Despondency Looms Over Selby and Ainsty Ahead Of By-Election
Selby town centre (Alamy)
Labour and the Conservative party may have found a tougher opponent than one another as they prepare to fight a by-election in Selby and Ainsty this week: entrenched despondency among an electorate that's tired of Westminster drama and the challenges posed by the cost of living crisis.
Selby local Rachel Young paused while walking around the shops to watch the candidates for Thursday's poll take part in a televised hustings for the BBC in the town centre last week.
She told PoliticsHome that she still has not decided who to vote for, but thinks that many people she knows will simply not bother at all.
“I’ve been told I’m a floating voter – I’ve been umm-ing and ahh-ing on what to vote for and who to vote for," Young explained.
“I’ve got a few ideas but I’m not 100 per cent – I think it’s hard and a lot of people around here are feeling the same.”
“I’ve got friends that say they’re not going to vote, and I think to myself that everybody needs to vote even if they don’t know who to vote for – just to put somebody down."
The by-election in Selby and Ainsty was triggered by the resignaton of former Conservative MP Nigel Adams. A staunch Boris Johnson ally, Adams quit the seat in an act of solidarity with the former prime minister who had resigned in protest over a Privileges Committee's report that concluded he had misled Parliament over events held in Downing Street over lockdown.
It is one of three votes being held this Thursday, all in seats formerly held by Conservatives, and presenting a major test for Prime Minister Rishi Sunak in trying to keep them in his party's control. While Labour will look to take Johnson’s former Uxbridge and South Ruislip seat in suburban London, Ed Davey’s Liberal Democrats are confident of a victory in Somerton and Frome, where David Warburton vacated the seat following drug abuse and allegations of harassment, which he denies.
With a majority of more than 20,000, Selby should be an easy win for the Tories. It has been held by a Conservative MP since its creation in 2010, and is one of a number of seats in North Yorkshire that have previously been assumed to be ultra-safe blue heartlands, alongside Sunak's own constituence in neighbouring Richmond.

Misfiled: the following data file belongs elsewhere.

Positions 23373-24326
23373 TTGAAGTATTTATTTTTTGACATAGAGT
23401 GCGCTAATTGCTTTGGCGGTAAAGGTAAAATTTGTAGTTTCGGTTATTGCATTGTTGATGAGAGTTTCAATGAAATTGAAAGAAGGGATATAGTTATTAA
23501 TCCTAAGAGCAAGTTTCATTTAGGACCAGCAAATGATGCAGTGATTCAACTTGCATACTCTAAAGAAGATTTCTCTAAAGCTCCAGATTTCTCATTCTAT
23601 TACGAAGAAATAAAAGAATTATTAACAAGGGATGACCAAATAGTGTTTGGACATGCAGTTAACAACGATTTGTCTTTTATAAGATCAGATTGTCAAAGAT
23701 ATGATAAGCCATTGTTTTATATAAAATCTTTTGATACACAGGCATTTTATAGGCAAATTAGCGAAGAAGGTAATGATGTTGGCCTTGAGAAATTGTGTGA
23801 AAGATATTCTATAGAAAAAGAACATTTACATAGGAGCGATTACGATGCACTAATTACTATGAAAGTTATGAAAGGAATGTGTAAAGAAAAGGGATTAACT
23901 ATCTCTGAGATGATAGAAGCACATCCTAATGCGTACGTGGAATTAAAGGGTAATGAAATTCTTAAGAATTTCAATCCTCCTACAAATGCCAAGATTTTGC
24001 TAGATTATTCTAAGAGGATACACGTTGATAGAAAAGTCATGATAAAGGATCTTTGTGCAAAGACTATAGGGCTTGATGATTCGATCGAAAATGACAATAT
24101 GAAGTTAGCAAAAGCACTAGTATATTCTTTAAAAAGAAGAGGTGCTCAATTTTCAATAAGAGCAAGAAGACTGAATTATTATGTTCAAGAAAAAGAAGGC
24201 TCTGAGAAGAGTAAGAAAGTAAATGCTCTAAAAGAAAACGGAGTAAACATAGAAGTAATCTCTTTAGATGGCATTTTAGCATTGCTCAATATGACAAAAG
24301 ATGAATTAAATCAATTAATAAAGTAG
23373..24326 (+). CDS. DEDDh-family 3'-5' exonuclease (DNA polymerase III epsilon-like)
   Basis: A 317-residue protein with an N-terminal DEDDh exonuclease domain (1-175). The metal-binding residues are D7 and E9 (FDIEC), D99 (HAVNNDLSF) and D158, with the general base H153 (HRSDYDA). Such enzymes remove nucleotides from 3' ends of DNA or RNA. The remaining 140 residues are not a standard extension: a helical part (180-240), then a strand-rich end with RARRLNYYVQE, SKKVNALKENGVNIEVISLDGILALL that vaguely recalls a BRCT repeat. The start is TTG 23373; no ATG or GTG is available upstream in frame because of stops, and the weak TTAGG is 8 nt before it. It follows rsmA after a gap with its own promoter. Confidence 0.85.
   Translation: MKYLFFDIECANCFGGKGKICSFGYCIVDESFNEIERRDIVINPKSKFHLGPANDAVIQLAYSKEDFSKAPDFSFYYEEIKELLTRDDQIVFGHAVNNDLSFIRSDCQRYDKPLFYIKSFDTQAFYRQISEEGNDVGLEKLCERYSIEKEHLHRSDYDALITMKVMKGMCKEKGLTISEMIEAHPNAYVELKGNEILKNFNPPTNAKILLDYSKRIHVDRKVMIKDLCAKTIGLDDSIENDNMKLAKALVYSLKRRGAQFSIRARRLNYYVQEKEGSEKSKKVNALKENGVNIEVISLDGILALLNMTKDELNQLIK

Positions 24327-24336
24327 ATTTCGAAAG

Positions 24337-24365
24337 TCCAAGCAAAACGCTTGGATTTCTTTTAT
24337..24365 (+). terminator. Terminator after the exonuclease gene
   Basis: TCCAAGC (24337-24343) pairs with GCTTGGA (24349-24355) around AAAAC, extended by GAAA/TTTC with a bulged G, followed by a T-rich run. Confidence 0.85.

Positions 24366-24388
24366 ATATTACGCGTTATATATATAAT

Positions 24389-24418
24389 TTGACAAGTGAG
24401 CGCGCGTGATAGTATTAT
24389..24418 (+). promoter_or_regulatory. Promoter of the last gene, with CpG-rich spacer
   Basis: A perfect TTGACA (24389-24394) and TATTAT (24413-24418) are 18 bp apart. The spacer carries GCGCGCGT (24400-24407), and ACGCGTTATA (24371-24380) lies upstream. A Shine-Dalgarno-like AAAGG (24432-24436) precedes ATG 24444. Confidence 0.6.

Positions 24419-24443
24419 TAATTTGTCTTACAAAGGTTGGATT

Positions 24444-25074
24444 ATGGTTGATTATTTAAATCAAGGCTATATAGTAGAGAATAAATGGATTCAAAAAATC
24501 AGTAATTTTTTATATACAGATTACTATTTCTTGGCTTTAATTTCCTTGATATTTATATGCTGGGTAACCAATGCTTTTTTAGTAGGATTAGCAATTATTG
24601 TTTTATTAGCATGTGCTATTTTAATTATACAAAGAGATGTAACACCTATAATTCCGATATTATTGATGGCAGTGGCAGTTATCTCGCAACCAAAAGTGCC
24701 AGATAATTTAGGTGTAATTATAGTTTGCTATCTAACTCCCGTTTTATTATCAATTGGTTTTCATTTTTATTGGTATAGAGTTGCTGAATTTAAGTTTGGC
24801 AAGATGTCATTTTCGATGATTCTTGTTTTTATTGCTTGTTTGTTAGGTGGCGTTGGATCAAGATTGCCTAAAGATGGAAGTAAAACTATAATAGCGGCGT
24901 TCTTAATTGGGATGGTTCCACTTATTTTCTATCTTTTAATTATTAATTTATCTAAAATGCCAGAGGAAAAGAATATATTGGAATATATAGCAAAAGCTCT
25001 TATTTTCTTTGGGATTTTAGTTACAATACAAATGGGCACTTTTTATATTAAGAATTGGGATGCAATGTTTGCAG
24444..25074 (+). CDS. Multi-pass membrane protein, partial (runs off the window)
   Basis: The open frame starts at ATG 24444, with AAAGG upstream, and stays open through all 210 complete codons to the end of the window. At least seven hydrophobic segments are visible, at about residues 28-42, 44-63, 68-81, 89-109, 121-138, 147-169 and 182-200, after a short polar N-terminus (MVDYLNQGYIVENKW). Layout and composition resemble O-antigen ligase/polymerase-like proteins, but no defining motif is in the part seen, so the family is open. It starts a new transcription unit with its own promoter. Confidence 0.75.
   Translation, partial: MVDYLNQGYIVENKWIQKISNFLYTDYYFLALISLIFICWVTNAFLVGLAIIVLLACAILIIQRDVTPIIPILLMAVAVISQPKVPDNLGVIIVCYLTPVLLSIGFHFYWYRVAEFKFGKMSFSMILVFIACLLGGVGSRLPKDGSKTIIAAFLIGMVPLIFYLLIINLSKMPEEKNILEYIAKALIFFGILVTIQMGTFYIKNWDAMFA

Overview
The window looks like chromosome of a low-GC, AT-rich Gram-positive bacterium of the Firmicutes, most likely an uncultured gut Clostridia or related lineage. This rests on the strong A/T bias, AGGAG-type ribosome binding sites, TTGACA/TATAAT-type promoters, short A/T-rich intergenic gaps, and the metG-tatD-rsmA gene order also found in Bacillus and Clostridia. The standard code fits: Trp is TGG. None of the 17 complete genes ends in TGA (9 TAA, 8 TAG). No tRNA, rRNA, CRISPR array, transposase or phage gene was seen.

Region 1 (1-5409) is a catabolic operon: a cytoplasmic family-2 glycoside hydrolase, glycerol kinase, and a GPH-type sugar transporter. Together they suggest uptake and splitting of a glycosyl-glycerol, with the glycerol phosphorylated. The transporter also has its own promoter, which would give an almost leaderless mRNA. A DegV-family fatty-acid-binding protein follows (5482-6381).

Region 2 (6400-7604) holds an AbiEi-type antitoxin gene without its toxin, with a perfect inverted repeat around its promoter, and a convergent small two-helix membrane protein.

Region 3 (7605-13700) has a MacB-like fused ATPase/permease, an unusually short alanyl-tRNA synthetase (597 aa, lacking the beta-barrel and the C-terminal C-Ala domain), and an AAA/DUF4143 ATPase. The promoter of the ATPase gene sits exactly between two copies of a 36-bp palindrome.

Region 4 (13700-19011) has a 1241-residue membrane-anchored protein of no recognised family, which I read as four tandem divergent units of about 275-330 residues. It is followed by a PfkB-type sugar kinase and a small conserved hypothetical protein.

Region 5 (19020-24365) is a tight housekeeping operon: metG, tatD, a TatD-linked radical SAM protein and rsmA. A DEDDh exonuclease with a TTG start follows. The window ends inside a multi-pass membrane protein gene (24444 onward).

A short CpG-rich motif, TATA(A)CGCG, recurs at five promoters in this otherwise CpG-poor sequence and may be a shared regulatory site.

However, polling suggests that even this hefty majority could now be overturned by 25-year-old Labour candidate Keir Mather. Earlier this month a poll of more than 500 people in the constituency by JL Partners for The Yorkshire Post indicated that Labour have a more than 10 point lead over the Conservatives.
Labour campaigners say that people feeling "left-behind" is one of the strongest sentiments they are finding on the doorstep in North Yorkshire.
Sandwiched between the two larger cities of Leeds and York, the towns of Selby and Tadcaster in the constituency are prime commuter belts, while more rural farming villages make up most of the rest of the voter base.
Labour campaigners feel they're being given a fresh chance with voters who had previously turned away from them because people feel worse off and "left behind". They say that voters appear more willing to listen to the party and give them a chance. Volunteers knocking on doors for Labour noted a growing sense that the area has suffered decline in recent years and that local services are harder to access.
Labour has pitched Mather as a “fresh start” for the constituency, and has plastered his five pledges for the area – mirroring Sunak's own faltering promises for the nation – across the front of the high street shop Labour is using as a campaign base. These include: supporting people hit by the cost of living crisis, tackling antisocial behaviour and rural crime, improving the local NHS, bolstering flood defence and sewage issues, and improving public transport.
Elsewhere in Selby town centre there are very few banners or campaign boards for any party.
Bradford South MP Judith Cummins, who is running the campaign for Labour told PoliticsHome that “the number one issue is the economy and the cost of living”. Simon Lightwood, shadow transport minister and MP for nearby Wakefield, believes that the electorate feels “really let down” by the government and their former MP.